OTTAWA — Peter Nygard, the Canadian former fashion executive who was once given to boasting about his flamboyant lifestyle, waived a Canadian extradition hearing on Friday, a move that will soon bring him to the United States to face charges of sex trafficking, racketeering conspiracy and other crimes victimizing dozens of women and teenage girls.

Mr. Nygard was arrested in December at his house in Winnipeg, Manitoba, at the request of the U.S. attorney’s office in Manhattan. A nine-count federal indictment charged that Mr. Nygard, 80, deployed his company’s influence, its money and its employees to recruit adult and “minor-aged female victims” during a 25-year period for his sexual gratification and that of his associates.

Mr. Nygard sexually assaulted some, the indictment said, while his associates assaulted or drugged others “to ensure their compliance with Nygard’s sexual demands.” The indictment said that their actions took place in the United States, the Bahamas and Canada.

Following his arrest, Mr. Nygard’s Canadian lawyer denied the charges and predicted that his client would be vindicated.

In February, the court in Winnipeg denied Mr. Nygard’s request to be released on bail while it considered the extradition request from the United States.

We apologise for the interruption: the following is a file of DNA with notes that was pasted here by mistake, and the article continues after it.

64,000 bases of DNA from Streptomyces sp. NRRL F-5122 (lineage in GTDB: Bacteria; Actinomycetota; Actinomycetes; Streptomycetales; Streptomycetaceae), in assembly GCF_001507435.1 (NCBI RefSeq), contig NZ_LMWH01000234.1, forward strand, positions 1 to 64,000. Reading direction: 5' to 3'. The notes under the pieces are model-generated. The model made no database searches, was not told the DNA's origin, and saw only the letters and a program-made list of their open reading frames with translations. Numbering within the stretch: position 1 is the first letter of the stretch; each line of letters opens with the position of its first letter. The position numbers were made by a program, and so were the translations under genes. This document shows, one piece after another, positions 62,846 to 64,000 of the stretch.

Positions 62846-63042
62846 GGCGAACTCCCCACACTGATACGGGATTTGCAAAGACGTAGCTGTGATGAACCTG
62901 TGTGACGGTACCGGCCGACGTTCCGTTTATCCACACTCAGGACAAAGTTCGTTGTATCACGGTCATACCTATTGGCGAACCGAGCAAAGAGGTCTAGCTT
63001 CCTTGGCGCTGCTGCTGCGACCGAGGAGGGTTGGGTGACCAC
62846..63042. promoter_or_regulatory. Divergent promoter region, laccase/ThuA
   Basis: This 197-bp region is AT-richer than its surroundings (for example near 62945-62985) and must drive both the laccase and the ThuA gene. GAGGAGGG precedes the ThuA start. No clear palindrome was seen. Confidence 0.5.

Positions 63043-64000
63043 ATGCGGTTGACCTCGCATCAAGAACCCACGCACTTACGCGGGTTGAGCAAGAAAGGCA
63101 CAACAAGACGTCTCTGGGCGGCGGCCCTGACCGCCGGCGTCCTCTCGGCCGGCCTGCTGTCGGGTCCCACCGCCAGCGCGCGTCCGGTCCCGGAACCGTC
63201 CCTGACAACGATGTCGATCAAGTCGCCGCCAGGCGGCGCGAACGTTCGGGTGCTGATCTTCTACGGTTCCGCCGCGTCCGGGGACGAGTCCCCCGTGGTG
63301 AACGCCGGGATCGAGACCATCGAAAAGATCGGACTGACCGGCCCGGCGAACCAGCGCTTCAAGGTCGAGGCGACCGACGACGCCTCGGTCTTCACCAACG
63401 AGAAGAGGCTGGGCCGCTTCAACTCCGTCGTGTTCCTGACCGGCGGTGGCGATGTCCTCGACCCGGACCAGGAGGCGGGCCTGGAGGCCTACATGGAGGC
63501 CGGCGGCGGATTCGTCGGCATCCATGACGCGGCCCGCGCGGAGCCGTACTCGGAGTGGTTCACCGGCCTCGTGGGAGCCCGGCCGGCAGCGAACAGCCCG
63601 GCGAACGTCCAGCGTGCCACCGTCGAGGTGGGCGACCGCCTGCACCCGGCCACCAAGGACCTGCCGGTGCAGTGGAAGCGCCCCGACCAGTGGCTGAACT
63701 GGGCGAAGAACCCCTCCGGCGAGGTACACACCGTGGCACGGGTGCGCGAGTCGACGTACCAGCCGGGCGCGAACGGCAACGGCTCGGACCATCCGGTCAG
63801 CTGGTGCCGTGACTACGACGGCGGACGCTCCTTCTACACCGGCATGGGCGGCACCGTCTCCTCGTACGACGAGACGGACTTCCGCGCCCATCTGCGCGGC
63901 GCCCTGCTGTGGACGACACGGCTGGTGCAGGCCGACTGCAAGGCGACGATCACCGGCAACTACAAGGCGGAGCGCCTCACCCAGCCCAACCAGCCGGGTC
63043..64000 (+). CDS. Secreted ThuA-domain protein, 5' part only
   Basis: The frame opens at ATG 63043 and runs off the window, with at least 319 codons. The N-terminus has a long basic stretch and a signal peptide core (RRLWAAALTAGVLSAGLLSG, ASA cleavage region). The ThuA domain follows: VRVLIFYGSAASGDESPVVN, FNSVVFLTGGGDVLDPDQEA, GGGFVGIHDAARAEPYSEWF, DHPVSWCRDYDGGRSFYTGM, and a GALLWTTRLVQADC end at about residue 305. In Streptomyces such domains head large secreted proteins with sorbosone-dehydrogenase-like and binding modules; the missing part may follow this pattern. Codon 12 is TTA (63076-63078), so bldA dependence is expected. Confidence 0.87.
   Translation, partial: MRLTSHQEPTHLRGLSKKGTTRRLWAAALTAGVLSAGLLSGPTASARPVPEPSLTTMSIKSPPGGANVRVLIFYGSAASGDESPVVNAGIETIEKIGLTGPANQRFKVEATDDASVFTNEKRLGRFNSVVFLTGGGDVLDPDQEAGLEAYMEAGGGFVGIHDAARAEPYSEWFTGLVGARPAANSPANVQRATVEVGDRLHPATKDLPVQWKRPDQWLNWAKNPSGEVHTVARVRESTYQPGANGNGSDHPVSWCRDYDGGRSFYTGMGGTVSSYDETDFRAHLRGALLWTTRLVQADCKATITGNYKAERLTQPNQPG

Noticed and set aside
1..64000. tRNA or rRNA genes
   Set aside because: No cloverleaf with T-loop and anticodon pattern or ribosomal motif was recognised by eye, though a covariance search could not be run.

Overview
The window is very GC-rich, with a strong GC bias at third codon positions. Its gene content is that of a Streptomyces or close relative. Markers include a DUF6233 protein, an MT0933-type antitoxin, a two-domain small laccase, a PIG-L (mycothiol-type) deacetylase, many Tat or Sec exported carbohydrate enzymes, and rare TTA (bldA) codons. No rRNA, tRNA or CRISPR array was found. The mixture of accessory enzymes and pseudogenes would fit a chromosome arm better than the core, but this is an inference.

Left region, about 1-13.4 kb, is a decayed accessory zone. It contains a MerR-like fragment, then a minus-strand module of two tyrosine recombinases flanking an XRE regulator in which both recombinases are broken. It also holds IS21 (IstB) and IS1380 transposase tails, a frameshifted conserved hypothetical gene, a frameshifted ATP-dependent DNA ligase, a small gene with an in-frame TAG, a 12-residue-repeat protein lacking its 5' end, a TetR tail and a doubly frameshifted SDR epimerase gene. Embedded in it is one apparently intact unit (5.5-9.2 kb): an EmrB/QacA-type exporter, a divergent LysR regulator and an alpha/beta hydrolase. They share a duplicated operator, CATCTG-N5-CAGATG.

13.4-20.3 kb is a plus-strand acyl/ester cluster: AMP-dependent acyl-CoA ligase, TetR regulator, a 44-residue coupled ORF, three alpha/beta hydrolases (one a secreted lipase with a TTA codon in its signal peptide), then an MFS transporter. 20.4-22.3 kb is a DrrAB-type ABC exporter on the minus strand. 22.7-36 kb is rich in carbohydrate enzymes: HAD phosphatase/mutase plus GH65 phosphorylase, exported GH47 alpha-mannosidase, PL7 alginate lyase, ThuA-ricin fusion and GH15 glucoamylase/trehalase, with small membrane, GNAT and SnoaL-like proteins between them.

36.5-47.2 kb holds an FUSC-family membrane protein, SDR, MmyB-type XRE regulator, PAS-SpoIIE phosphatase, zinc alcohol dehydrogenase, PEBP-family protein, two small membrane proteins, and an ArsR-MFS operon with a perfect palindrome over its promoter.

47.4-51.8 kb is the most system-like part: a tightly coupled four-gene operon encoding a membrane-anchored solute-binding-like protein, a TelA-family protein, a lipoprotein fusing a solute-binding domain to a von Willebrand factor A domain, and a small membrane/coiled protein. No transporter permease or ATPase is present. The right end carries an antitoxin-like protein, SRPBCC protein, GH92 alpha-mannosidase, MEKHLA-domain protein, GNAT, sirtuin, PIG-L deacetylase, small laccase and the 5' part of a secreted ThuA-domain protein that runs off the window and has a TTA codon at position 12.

While Canadian courts accept the overwhelming majority of extradition requests, appeals and procedural delays can be used to prolong the process for years, if the accused has the financial resources to sustain such a legal challenge.

Mr. Nygard, who traveled by private jet with an entourage of women to homes that included an estate featured on “Lifestyles of The Rich and Famous,” is now penniless, according to his lawyers. His privately held, Winnipeg-based corporate group, which operated as Nygard International, filed for bankruptcy in Canada and the United States.

Bankruptcy filings show that his corporations’ liabilities exceed their assets by about 150 million Canadian dollars.

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